Cool, Space!

Meet Artemis 1, The Next Gen Rocket That Might Head To The Moon This Friday

Mission Artemis involves several key steps that will, hopefully, set the stage for more space travel.

NASA’s Space Launch System (SLS) rocket with the Orion spacecraft aboard is seen atop the mobile lau...
NASA/Joel Kowsky; NASA/Joel Kowsky

NASA is gearing up for an exciting mission we’ve not seen in 50 years. A next-generation spacecraft is preparing for a journey to the Moon, the first step in several planned tasks to get American astronauts back to the Moon’s surface.

But what is Artemis, really? When will it take off, now that the initial launch plans were scrubbed? Why were the launch plans scrubbed? And what will the rocket do when it’s in space? Here’s what you need to know, after August 29’s planned launch was called off.

What Is The Artemis Mission?

Artemis is the name given to the mission that will set the course for returning to the Moon. “With Artemis missions, NASA will land the first woman and first person of color on the Moon, using innovative technologies to explore more of the lunar surface than ever before,” NASA explains.

“We will collaborate with our commercial and international partners to establish the first long-term human-robotic presence on and around the Moon. Then, we will use what we learn on and at the Moon to take the next giant leap: sending the first astronauts to Mars.”

The first step in the mission, called Artemis I, is an uncrewed mission — literally, the space craft is filled with dummies — that will include a Space Launch System Rocket (SLS) and Orion, the name of the spacecraft that will leave Earth’s atmosphere. The goal of the first step is to ensure the technology works before sending people up with it.

Artemis II will send astronauts to lunar orbit and back to Earth. The final mission, Artemis III, will have the astronauts land on the Moon’s surface.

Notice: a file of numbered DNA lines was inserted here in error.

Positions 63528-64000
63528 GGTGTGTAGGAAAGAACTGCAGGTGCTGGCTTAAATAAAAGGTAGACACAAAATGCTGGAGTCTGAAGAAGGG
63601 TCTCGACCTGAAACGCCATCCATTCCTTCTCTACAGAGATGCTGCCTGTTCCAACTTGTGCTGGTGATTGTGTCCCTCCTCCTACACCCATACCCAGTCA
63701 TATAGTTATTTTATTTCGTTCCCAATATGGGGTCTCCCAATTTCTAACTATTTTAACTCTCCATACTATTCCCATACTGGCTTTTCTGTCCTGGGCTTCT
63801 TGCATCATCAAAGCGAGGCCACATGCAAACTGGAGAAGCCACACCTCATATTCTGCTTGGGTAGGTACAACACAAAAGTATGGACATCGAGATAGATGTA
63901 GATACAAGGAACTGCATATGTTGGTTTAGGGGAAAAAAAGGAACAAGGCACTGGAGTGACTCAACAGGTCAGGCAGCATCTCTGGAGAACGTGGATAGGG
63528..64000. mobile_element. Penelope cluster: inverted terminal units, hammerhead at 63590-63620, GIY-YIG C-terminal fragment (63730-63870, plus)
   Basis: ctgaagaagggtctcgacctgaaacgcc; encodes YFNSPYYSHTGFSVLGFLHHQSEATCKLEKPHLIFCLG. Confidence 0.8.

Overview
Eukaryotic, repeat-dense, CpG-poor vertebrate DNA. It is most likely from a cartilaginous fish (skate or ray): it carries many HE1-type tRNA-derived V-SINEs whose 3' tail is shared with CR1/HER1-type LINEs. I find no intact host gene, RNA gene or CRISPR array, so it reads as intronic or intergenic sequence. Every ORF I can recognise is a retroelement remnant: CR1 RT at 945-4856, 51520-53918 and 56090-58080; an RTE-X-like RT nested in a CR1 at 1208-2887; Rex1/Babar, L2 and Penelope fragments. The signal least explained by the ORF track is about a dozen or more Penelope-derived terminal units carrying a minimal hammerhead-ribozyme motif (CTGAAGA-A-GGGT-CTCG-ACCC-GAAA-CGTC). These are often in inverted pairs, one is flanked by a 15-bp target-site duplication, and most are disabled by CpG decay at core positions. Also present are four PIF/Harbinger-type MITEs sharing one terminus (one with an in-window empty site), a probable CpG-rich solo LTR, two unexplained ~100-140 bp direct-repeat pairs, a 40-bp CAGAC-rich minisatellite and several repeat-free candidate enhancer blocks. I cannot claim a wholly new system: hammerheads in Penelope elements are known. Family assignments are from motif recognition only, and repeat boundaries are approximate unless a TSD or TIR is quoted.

The goal is first to learn more about the Moon, including any potential water sources, and “learn how to live and operate on the surface of another celestial body.”

The ultimate goal of Artemis is to learn enough from the time on the Moon to eventually visit Mars, which is estimated to be a three year roundtrip journey, according to NASA.

Why Was The August 29 Launch Called Off?

In the morning hours on August 29, the first step in a multi-year plan to return astronauts to the Moon was called off. The uncrewed spaceship was set to liftoff between 8:33 a.m. and 10:33 a.m. local time from NASA’s Kennedy Space Center in Florida, The New York Times reports.

The event was going to be live-streamed by NASA on its YouTube channel. However, the launch was called off. At first, the Artemis I mission was only going to be postponed for an hour while engineers investigated a potential issue with one of the four core-stage engines. But just after 8:40 a.m., the launch was officially called off for the day.

Why? NASA tweeted: “The launch of #Artemis I is no longer happening today as teams work through an issue with an engine bleed. Teams will continue to gather data, and we will keep you posted on the timing of the next launch attempt.”

When Might NASA Attempt An Artemis 1 Launch Next?

When the initial launch date was canceled, there wasn’t an official new date scheduled as the engineers worked to solve the issue with the engine.

However, according to CNN, the next possible time the launch could be rescheduled would be Friday, September 2 at 12:48 p.m. ET. But that depends on how testing goes today on the issue that delayed the launch in the first check back here for updates.

For more details on the launch of mission Artemis I and how to watch live when it does lift off, check out NASA’s live coverage website.

This is a developing story. Check back here for updates.